Here is sample output from a real system showing an empirical showing the numbers.  We always expect scattered reads (full-table scans) to be far faster than sequential reads (index probes) because of Oracle sequential prefetch (db_file_multiblock_read_count):
- scattered read (full table scans) are fast at 13ms (c3)
- sequential reads (index probes) take much longer 86ms (c4)
- starting setting for optimizer_index_cost_adj at 36:

C1         C2         C3         C4         C5
---------- ---------- ---------- ---------- ----------
13,824     5,072      13         86         36

Here is another variant, showing changes to optimizer_index_cost_adj (see important note below) wait components over time:

set pages 80
set lines 130
col c1 heading 'Average Waits for|Full Scan Read I/O' format 999999.999
col c2 heading 'Average Waits for|Index Read I/O' format 999999.999
col c3 heading 'Percent of| I/O Waits|for scattered|Full Scans' format
col c4 heading 'Percent of| I/O Waits|for sequential|Index Scans' format
col c5 heading 'Starting|Value|for|optimizer|index|cost|adj' format 99999

select a.snap_id "Snap",
       sum(a.time_waited_micro)/sum(a.total_waits)/10000 c1,
       sum(b.time_waited_micro)/sum(b.total_waits)/10000 c2,
       (sum(a.total_waits) / sum(a.total_waits + b.total_waits)) * 100 c3,
       (sum(b.total_waits) / sum(a.total_waits + b.total_waits)) * 100 c4,
       (sum(b.time_waited_micro)/sum(b.total_waits)) /
(sum(a.time_waited_micro)/sum(a.total_waits)) * 100 c5
   dba_hist_system_event a,
   dba_hist_system_event b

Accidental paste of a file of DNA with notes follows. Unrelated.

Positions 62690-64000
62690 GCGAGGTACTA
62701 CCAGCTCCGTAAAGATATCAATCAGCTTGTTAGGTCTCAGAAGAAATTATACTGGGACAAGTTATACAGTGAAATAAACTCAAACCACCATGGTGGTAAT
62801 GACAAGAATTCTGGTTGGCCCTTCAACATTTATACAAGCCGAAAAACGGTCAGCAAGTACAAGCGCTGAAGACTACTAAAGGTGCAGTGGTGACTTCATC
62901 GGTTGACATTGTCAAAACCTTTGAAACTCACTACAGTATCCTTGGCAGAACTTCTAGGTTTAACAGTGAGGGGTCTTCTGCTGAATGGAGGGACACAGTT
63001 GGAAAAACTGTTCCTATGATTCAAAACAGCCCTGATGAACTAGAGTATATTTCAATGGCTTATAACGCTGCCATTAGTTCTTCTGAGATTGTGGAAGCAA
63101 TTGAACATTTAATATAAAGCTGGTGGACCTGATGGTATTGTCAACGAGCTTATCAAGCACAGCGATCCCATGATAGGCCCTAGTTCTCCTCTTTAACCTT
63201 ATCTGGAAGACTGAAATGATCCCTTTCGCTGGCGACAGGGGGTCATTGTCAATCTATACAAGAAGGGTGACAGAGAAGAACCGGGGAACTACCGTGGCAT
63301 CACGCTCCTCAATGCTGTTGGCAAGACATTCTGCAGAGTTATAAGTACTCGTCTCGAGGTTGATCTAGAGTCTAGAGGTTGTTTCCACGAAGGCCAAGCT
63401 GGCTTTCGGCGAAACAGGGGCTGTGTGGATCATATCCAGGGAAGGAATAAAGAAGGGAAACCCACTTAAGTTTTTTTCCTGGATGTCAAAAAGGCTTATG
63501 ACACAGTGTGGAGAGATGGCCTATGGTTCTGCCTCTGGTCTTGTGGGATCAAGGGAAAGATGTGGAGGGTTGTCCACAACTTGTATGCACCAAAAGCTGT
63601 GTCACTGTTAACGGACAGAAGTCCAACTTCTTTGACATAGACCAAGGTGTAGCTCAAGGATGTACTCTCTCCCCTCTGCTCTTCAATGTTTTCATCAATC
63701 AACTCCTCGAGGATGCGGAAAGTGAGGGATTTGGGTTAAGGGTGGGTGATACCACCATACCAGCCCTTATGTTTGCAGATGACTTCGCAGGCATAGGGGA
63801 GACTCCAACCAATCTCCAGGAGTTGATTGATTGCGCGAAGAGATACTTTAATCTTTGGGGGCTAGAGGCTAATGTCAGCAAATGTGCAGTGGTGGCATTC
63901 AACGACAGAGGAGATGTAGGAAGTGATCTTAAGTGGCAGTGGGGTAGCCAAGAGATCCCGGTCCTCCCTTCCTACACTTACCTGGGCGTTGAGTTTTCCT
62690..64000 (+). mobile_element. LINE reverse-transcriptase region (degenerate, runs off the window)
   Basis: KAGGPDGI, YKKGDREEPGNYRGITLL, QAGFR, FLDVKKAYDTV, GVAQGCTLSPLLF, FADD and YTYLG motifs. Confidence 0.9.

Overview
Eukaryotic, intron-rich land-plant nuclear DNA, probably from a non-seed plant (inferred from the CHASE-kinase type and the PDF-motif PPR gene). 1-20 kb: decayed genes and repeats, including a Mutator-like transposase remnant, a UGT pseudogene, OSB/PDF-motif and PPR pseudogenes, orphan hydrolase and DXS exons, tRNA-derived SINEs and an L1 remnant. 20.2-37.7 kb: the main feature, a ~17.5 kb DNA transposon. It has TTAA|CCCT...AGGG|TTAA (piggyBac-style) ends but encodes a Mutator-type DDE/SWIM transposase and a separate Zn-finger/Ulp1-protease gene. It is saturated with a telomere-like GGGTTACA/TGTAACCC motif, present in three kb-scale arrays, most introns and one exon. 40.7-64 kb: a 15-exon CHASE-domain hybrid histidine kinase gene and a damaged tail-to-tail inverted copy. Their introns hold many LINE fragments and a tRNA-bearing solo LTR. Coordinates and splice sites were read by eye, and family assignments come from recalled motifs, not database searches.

where a.snap_id = b.snap_id
and a.event_name = 'db file scattered read'
and b.event_name = 'db file sequential read'
group by a.snap_id
order by 1

  Snap       Full Scan Read I/O    Index Read I/O    Full Scans    Index Scans
 ---------- ------------------ ----------------- ------------- --------------
       5079               .936              .074         10.14          89.86  
       5080               .936              .074         10.14          89.86  
       5081               .936              .074         10.14          89.86  
       5082               .936              .074         10.14          89.86
       5083               .936              .074         10.13          89.87  
       5084               .936              .074         10.13          89.87  
       5085               .936              .074         10.13          89.87


Important Note:  Prior to Oracle 10g, adjusting these optimizer parameters was the only way to compensate for sample size issues with dbms_stats.  As of 10g, the use of dbms_stats.gather_system_stats and improved sampling within dbms_stats had made adjustments to these parameters far less important.  Ceteris Parabus, always adjust CBO statistics before adjusting optimizer parms.  For more details on optimizer parameters, see my latest book "Oracle Tuning: The Definitive Reference".